(FOX 9) - The pandemic has led to some very difficult choices for people with underlying conditions and their families. Many have been forced into isolation for months on end to protect themselves.
Among those caught in the isolation caused by the pandemic are Bailey Ratgen and his family. We first met Bailey when he was crowned Centennial High Senior Class King a year ago - a moment the now 18-year-old and his family cherish even more after a difficult last 12 months.
Bailey is non-verbal and was diagnosed with co-occurring Down syndrome autism. His parents report his medical condition leaves him extremely vulnerable to lung issues, recalling a flu-like cold nearly killing him a few years ago. When the coronavirus first surfaced, the Ratgens knew they had to do something.
"He can’t get the flu," said Brad Ratgen. "If he gets COVID, he's dead."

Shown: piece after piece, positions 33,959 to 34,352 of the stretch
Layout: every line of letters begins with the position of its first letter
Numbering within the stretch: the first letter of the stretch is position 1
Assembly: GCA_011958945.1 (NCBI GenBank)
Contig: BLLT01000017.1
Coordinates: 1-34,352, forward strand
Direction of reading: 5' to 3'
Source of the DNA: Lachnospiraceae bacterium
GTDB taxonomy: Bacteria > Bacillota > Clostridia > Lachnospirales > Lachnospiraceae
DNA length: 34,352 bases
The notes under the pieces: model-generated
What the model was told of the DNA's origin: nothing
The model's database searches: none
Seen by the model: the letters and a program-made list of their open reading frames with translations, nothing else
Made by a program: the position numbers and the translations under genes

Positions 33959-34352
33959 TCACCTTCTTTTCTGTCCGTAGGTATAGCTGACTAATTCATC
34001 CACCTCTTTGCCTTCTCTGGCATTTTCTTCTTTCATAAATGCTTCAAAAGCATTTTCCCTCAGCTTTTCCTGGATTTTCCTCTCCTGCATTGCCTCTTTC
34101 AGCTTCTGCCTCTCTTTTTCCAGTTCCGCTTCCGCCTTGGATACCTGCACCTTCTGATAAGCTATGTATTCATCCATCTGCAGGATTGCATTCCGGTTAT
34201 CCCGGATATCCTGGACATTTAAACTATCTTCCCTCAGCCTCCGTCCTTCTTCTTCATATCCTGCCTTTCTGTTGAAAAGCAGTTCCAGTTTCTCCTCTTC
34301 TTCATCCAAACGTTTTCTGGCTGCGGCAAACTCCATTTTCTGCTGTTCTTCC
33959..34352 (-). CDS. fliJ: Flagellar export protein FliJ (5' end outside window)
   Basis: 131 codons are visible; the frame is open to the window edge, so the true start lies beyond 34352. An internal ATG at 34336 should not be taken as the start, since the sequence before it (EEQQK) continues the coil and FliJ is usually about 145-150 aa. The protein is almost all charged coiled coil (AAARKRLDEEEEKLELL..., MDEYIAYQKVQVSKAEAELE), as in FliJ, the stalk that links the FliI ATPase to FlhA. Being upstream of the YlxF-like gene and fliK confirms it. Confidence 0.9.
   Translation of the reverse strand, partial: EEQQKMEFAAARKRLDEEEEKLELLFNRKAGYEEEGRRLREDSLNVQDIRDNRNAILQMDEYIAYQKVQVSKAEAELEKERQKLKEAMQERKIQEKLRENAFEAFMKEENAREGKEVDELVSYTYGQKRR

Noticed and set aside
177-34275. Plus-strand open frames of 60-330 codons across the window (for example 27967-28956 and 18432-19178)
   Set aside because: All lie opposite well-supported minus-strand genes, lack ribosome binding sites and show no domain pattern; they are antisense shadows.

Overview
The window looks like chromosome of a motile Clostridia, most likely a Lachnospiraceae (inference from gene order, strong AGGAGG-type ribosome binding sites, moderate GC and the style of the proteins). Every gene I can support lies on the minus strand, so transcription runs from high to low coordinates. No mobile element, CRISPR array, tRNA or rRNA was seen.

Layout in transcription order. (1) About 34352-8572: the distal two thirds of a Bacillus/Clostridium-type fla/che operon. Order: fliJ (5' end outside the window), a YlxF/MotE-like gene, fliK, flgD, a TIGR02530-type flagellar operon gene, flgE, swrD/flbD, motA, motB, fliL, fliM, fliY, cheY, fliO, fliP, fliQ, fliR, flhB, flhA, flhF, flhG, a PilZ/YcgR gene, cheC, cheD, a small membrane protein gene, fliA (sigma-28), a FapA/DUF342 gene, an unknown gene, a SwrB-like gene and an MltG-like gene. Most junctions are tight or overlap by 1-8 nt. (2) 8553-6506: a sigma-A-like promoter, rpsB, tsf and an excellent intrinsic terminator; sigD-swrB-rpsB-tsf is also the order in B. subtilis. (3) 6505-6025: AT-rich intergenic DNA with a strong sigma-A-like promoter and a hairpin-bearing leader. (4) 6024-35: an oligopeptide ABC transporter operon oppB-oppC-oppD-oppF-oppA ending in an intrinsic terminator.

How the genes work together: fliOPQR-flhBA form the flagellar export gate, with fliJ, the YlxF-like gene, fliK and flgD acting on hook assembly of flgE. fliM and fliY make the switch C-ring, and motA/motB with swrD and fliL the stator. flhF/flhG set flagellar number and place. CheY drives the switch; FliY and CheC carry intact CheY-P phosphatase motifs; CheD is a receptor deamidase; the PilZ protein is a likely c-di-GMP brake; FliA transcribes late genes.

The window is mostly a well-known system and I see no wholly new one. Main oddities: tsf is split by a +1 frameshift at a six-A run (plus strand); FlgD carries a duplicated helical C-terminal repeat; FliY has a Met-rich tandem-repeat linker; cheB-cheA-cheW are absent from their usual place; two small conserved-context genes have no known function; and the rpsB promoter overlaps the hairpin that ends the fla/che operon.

Brad, a local attorney, refinanced the mortgage on their Lino Lakes home and used some of the cost savings to purchase a cabin up north. That’s where Bailey and mom Carla have isolated themselves since June, limiting in-person, human interaction with walks, iPad time, and just an occasional car window visit, and a family caroling outing at Christmas.
"You know the winter, and it was really cold and no sun in the days, I struggled. I really, really struggled," said Carla.
But, with the governor announcing the next steps in the COVID-19 vaccination effort, the family has reason for optimism as people with Down syndrome will soon get to roll up their sleeves for what just might be a life-saving shot for Bailey.
While the Ratgens were relieved to see Bailey in the next vaccine priority group, they admit their family COVID journey is far from over.
"Even if we get it on the first wave of vaccines, they’re not coming home yet," said Brad. "It’s going to take some time. We’ll follow the science, see where it goes."
Brad and Carla say they’re also thinking about their other children at home while doing this extreme isolation, wanting them to live their lives and return to school without the worry of bringing COVID-19 home with them.
"This was the only solution," said Brad.
Now, they hope one step closer to getting the family back under one roof.